It's a long thread and i haven't read it all so i apoligise if i am repeating points that have already been made.

I'd urge caution - the isn't going to be an election for ages and policies - especially bold ones - just open up potential lines of attack.

Thats not to say we don't need policies we do because it's those that win over the media and opinion formers that drive the voters. But we need to be careful - 18 months is an eternity in politics - lets not go through the policy debacle of the Tax guarantee, or the Patients Passport - or any of the other policies that once in the real world went down so badly we couldn't mention them and actually hurt us.

This government is self destructing - we can and should wait.

One furthrt point - non-voters aren't non-voters because we aren't radical enough for them. They are non-voters because politics as a topic dosen't interest them. They choose to not vote rather than make an uninformed choice - if they become engaged it will because the economy or the security situation makes them feel the need to. Then they will react to our current positions just like everyone else.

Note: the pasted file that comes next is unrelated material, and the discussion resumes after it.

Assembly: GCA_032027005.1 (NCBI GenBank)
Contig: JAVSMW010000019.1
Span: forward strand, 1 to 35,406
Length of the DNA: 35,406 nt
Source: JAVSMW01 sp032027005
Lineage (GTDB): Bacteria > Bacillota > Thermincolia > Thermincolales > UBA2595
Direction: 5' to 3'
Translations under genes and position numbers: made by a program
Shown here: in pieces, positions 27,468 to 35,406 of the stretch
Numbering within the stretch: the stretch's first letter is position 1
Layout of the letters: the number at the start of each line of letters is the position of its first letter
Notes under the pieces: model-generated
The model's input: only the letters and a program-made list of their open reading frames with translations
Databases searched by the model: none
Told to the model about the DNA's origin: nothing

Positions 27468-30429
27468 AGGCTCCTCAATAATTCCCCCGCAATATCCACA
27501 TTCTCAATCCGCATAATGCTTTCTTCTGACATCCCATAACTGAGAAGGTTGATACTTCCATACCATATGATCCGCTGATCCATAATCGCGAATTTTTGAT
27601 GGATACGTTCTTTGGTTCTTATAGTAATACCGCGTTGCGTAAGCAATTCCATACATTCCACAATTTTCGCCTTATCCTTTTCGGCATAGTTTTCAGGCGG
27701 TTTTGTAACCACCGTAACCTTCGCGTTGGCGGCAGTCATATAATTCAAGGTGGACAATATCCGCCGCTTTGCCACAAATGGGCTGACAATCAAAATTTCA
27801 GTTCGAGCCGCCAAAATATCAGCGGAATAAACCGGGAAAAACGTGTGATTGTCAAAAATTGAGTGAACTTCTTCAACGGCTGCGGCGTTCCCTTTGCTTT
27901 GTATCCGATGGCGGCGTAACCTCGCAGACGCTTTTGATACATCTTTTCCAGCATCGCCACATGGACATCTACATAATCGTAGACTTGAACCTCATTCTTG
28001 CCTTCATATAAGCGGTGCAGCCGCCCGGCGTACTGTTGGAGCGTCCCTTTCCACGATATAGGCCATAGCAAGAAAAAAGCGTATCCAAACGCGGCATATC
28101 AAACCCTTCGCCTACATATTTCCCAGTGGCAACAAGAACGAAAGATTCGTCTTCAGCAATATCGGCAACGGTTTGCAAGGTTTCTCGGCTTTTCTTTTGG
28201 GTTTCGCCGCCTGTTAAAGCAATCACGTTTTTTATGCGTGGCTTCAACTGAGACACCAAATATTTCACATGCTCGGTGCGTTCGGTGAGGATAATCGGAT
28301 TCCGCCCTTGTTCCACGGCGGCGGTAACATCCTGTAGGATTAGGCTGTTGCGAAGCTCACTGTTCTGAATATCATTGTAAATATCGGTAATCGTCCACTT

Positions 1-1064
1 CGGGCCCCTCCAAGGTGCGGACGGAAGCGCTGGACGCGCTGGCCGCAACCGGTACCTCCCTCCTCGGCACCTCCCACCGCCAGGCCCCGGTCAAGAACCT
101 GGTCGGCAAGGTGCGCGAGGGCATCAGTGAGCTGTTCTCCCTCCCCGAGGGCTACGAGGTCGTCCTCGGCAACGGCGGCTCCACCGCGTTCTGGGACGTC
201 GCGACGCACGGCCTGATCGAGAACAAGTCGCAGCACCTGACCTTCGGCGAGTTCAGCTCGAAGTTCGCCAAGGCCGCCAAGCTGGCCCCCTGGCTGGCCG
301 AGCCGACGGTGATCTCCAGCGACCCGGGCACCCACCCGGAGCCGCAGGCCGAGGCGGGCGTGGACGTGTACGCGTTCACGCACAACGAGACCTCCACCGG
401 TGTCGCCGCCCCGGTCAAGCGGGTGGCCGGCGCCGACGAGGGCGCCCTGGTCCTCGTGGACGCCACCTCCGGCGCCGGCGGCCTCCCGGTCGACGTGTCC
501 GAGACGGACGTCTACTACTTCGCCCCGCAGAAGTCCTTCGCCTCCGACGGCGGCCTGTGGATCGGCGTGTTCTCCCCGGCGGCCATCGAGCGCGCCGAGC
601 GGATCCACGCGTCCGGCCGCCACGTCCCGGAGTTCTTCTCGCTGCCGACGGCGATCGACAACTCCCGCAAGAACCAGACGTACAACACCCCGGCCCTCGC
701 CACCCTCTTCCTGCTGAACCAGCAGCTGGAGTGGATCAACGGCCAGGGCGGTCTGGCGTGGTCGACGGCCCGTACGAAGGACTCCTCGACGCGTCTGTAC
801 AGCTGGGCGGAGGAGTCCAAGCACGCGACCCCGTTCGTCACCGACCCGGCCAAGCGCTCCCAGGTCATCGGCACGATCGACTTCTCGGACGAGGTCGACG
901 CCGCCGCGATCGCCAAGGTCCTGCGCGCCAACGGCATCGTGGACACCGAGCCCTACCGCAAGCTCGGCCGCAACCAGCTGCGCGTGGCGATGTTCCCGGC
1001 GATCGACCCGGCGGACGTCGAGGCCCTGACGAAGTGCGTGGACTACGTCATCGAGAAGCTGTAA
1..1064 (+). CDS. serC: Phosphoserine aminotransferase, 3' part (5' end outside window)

The Clarke approach to politics - Dont read it; have an opinion anyway and its the wrong one.

Non voters are non voters because they cannot see any discerable difference between the three parties and can't be a*s*d to choose between tweedledum and tweedledummer. There are 3 milion lost voters who put Major in office (but not of course in power) and who couldn't be bothered in 2005. They want to believe, in Obama terms they want hope. They are faced with high taxes, crap public services, their country becoming the 25th province of the EU and no way of saying No.
They are our people - they are just not Dave's people.

If the general idea is to give Gordon Brown more rope with which to hang himself, then I for one will agree with a wait and see approach. His reputation as a safe pair of hands has been fatally eroded, not least by Northern Rock, which looks likely to be hanging round his neck for some years.

The state of the housing market will be the key in the next election in any case. If it starts to turn up ahead of that then Brown could stage some sort of comeback; if it doesn't he is doomed. In the 1970s this did happen but it took three years of inflation at 16% in 1974, 24% in '75 and again 16% in '76 to eradicate enough of consumer debt to make that possible. That won't happen this time round as an article on figurewizard.com - House price Crash or Correction? points out.